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Thursday 23 November 2017

Tillage advice: Change in the weather gives us a pause for thought

Field work has been slowed by the wet and frosty weather
Field work has been slowed by the wet and frosty weather
Pat Minnock

Pat Minnock

The wet and sometimes frosty weather of the past few weeks has slowed field work, which, in my opinion, is a good thing.

It is still too early to sow crops and also still too early to top dress winter cereals. If weather conditions improve and soil conditions allow, sowing could commence before the end of the month.

The first crop to be considered for sowing should be spring beans. Given the type of weather we have had over the winter, it is reasonable to assume that there is still some winter left.

The last few sowing seasons have varied and even where the season was relatively late, once crops got away to a good start, yields were still good. We have also all seen situations where crops were sown early in wet and cold soils and, even after emergence, struggled to get going and did not yield.

Nevertheless, given the time required for maturity, beans should be planted towards the end of February or early March. Sowing should be into good, firm, dry seed beds. Spring wheat might also be sown at this time, but hold off for good soil conditions so crops can establish quickly. Spring barley sown prior to March 17 rarely performs well, unless weather conditions remain good after sowing, and in many cases can suffer from delayed emergence and many pest problems.

Very early sowing does not always lead to higher returns and is a bigger gamble and can be costlier.

Medium to heavy soils with a pH of 6.5 to 7 are most suitable for beans. Beans will not perform well in acidic conditions. It is important that the P index is reasonably high - a minimum of index 3; if lower than this, placement of P is essential. Trace elements such as magnesium, zinc, manganese and sulphur are vital if this crop is to perform well. The optimum plant density for beans is 25 to 35 plants per square metre. Crops should be planted to a depth of 100cm to 125cm (4in to 5in).

The bean acreage will likely reach if not exceed the target of 12,000 hectares, at which stage the protein payment will start to reduce.

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While waiting to start field work, it is advisable to ensure machinery is in good working order. Plan your cropping rotation and ensure that all your input requirements are to hand when conditions allow field work. You could also consider this time as an opportunity to mark out sections of fields that have not performed in the past, with a view to improving their productivity.

Consider leaving sections fallow and treat with organic manures; cover crops or leave sections idle for some drainage/reclamation works later. Given the prospects for prices next harvest, fields or sections of fields that perform poorly will leave a negative return and there will be no financial cost by leaving them fallow.

This is also a good time to talk to your local merchant or neighbouring farmer in relation to their requirements for the autumn and assess the opportunities to enter into a contract, either with your local merchant for product that they see a market for - such as beans, peas, oilseed rape - or speciality wheat, barley or oat crops such as seed and gluten-free oats.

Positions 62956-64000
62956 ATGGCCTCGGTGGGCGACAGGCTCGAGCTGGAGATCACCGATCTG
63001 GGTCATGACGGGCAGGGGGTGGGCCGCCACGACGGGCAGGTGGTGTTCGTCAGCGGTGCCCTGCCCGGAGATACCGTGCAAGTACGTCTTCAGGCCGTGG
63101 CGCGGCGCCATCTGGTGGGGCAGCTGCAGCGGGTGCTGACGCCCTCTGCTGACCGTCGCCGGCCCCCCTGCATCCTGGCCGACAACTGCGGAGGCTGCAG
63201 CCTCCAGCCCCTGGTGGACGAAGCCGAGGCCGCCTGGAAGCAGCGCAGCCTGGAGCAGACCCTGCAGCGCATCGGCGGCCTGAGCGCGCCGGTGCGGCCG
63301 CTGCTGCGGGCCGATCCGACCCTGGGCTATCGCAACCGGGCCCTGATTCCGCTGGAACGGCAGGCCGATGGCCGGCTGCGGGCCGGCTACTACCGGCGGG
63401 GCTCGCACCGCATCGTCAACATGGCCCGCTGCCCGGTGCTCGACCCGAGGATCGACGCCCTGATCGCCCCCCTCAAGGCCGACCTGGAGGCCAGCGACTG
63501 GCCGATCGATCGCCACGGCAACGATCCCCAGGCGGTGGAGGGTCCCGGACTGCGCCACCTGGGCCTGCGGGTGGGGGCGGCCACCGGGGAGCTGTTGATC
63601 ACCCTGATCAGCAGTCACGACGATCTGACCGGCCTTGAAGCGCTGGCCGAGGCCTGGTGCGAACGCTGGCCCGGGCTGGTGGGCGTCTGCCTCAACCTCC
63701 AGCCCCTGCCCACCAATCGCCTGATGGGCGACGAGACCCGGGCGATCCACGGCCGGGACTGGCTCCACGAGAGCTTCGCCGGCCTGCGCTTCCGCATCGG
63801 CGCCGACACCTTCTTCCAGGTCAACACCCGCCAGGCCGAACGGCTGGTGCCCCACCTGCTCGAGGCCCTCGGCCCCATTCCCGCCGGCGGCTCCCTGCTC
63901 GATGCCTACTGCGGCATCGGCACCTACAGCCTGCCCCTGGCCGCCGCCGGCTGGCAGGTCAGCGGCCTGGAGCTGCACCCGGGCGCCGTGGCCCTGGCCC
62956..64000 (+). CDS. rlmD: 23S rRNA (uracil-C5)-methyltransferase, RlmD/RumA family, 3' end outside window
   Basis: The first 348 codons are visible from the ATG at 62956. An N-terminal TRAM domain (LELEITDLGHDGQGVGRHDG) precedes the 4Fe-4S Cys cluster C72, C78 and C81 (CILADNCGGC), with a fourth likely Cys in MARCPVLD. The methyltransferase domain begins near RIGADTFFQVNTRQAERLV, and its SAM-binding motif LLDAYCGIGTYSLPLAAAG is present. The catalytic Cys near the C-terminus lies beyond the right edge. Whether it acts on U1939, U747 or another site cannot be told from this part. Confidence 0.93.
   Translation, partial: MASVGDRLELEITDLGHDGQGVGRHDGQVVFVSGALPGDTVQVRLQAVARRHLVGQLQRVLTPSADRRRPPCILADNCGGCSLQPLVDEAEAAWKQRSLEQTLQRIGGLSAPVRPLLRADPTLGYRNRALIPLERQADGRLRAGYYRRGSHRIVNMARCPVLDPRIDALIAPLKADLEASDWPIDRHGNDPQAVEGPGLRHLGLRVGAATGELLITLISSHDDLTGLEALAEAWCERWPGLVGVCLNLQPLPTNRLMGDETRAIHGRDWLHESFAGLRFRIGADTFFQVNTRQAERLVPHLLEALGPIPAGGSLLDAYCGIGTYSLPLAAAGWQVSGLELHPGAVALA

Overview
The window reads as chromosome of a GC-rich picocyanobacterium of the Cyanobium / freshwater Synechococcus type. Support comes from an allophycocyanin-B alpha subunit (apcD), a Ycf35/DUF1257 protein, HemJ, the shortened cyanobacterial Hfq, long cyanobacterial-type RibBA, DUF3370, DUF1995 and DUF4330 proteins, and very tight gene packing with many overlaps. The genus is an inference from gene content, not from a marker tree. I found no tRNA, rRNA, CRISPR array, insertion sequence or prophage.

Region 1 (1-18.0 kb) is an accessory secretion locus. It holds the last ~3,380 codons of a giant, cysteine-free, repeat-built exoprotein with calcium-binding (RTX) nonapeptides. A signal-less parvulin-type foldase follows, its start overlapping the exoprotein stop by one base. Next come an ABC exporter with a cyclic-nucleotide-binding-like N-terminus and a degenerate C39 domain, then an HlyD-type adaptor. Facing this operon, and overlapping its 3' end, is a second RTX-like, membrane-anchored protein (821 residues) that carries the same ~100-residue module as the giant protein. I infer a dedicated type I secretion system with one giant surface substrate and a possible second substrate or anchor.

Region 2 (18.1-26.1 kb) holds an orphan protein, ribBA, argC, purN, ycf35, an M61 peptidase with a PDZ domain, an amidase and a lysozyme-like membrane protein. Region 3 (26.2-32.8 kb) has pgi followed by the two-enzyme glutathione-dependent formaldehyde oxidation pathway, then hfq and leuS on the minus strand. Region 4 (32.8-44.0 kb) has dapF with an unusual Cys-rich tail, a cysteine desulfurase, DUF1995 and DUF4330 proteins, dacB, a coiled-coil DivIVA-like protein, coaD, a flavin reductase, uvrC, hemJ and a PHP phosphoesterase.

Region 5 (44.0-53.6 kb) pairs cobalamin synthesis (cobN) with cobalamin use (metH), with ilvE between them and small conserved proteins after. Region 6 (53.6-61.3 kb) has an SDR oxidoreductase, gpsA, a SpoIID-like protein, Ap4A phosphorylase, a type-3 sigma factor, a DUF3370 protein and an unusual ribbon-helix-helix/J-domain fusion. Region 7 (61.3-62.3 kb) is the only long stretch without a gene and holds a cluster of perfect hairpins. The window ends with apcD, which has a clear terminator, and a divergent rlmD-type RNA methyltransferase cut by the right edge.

Neighbouring livestock farmers may welcome the opportunity to discuss the options for obtaining a relatively cheaper feed next autumn in the form of maize or fodder beet. Deals should be considered now to leave both parties with a reasonable margin and take away the gamble on prices.

Once there is a reasonable margin agreed and both parties are happy, you can then proceed into the spring season in the happy knowledge that your work will be rewarded next harvest. Obviously, it is imperative that a contract between both parties is drawn up.

Top dressing of winter crops should be delayed until these crops have reached at least growth stage 30. Consideration should also be given to the type of weather expected after top dressing. Early top dressing will lead to early growth and, in barley in particular, switch the crop from the grain formation to the vegetative stage.

There is no evidence to say that delaying nitrogen application on winter barley until g.s. 31 will greatly affect yield. My experience would indicate that if the first nitrogen application is delayed the application rate should be increased to at least 50pc of the total projected application. Hybrid barley does have a greater demand for early nitrogen so, if conditions are favourable, this might be the first barley treated. There is much discussion on the use of 'protected urea' instead of CAN.

Again, in my experience, the use of urea early in the season performs well and greatly reduces costs. The protected urea is probably more important as the season proceeds and temperatures increase. The big health warning relates to the spreading width even with some of the new 'protected urea'. Regular checking and calibration of machine and product is essential.

Finally, all farmers should consider the SBCI low interest (2.95pc) money available since last week from the pillar banks. These loans are unsecured and available up to €150,000 per farmer. These are targeted at farmers who may be experiencing some cash-flow difficulties. They are also available for input purchases this season and will allow farmers under financial pressure to buy inputs for cash prices rather than depend on expensive merchant credit.

This facility, which is paid directly to the banks by the SBCI, should be used in preference to the standard stocking loan and terms offered by banks.

Pat Minnock is a Carlow-based agricultural consultant and a member of the ACA and ITCA. www.minnockagri.ie


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